“Covering the three Burton family members and three other Cenveo executives, the plan includes up to 125 percent bonuses for reaching certain (unspecified) sales targets, plus a nifty 40 percent to 60 percent immediate cash payment based on their current annual base salary,” McIlroy wrote.
“If I’ve got my figures right, the board of Cenveo awarded the Burton family $2.8 million while company executives were contemplating a Chapter 11 filing.”
One major Cenveo shareholder also remains critical of its management. “Robert Burton Sr. and the other members of the executive leadership cover the backs of each other,” Nathu Puri, founder of Nottingham, England-based conglomerate Purico Group and Cenveo’s third-largest shareholder, was quoted as telling the Stamford Advocate in a recent phone interview.
The Brigade Capital complaint also contended that the plan of reorganization undervalued the company and essentially shut out second-lien lenders such as itself and unsecured creditors from financial recovery, while at the same time releasing Cenveo's existing Burton family management from estate claims and enabling management to own a 12 percent stake in Cenveo following the restructuring.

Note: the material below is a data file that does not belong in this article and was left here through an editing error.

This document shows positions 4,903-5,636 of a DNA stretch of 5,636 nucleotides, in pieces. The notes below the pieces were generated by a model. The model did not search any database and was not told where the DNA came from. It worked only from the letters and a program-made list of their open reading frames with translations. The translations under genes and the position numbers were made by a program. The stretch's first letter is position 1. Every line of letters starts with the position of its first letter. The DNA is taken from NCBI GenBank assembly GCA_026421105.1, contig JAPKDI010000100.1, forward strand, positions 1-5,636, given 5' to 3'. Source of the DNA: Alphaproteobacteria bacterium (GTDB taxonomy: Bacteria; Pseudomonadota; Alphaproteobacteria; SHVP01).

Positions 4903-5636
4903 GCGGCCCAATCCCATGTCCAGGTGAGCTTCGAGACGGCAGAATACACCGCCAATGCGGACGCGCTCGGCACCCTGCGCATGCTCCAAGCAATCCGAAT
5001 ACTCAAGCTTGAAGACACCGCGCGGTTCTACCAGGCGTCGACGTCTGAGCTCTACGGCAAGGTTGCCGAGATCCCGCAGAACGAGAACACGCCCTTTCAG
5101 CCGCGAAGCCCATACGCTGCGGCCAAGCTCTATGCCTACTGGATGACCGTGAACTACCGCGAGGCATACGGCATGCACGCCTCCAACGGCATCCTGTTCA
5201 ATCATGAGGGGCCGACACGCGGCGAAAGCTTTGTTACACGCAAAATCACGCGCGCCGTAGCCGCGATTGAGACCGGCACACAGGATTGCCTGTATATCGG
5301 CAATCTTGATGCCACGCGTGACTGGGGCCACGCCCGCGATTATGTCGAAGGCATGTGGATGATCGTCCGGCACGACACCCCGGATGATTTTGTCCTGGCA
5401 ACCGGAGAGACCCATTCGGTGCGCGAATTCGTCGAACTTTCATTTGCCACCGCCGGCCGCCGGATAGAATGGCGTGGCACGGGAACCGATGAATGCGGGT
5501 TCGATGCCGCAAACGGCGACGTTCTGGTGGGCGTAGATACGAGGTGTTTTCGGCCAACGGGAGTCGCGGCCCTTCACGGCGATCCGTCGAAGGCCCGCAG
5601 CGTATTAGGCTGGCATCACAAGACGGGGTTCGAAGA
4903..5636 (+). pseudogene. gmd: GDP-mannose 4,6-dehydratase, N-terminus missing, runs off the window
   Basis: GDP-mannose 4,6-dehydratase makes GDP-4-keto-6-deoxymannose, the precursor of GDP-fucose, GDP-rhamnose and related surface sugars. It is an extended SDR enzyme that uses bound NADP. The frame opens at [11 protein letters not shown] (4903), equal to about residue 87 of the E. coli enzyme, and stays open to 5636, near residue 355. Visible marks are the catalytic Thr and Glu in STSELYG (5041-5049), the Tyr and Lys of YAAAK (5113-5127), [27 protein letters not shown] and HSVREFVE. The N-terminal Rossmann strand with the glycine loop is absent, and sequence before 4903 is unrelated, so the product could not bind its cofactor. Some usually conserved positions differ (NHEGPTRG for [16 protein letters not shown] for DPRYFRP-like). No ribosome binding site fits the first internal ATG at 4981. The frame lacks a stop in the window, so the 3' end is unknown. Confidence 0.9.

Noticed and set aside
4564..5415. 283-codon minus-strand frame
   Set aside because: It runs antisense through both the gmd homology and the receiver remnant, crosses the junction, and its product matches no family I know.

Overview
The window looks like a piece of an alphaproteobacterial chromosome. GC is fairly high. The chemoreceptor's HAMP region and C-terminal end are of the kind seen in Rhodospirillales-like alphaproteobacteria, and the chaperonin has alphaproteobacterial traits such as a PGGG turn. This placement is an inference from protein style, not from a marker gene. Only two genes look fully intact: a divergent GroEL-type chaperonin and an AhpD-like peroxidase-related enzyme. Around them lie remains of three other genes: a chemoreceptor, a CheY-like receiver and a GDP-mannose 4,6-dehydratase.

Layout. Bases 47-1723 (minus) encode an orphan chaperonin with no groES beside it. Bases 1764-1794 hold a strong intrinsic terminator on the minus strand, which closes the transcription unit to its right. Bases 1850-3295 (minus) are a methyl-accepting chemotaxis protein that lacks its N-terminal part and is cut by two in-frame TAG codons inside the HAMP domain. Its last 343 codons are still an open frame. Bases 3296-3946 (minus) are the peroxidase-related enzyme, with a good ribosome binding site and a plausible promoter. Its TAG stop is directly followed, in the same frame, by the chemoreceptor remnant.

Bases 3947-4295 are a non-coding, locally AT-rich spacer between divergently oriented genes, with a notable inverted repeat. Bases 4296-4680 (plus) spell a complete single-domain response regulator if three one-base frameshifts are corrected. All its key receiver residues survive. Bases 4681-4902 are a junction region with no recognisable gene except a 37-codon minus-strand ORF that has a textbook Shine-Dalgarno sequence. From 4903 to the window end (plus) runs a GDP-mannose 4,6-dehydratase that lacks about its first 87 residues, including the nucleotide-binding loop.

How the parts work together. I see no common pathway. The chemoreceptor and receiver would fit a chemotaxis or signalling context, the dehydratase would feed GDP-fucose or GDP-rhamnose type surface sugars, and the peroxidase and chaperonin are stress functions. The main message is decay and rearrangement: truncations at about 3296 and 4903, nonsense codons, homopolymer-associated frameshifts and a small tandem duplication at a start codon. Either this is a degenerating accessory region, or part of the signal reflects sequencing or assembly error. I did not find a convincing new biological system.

Brigade Capital also accused close ties between the Burtons and Cenveo board of director members—such as with University of Connecticut President Susan Herbst, whose university has received millions in donations from Robert Burton Sr., including funding to construct its on-campus football complex.
Bankruptcy Judge Makes Ruling on Brigade Petition
The Brigade Capital motion seeking an independent investigator to examine its various allegations was ruled on March 6 before U.S. Bankruptcy Court of Southern District of New York judge Robert Drain. According to coverage of the court proceedings by Law360, the ruling amounted to a partial victory for Brigade and Cenveo's unsecured creditors in that judge Drain did agree to appoint a single examiner to look into alleged "insider dealings."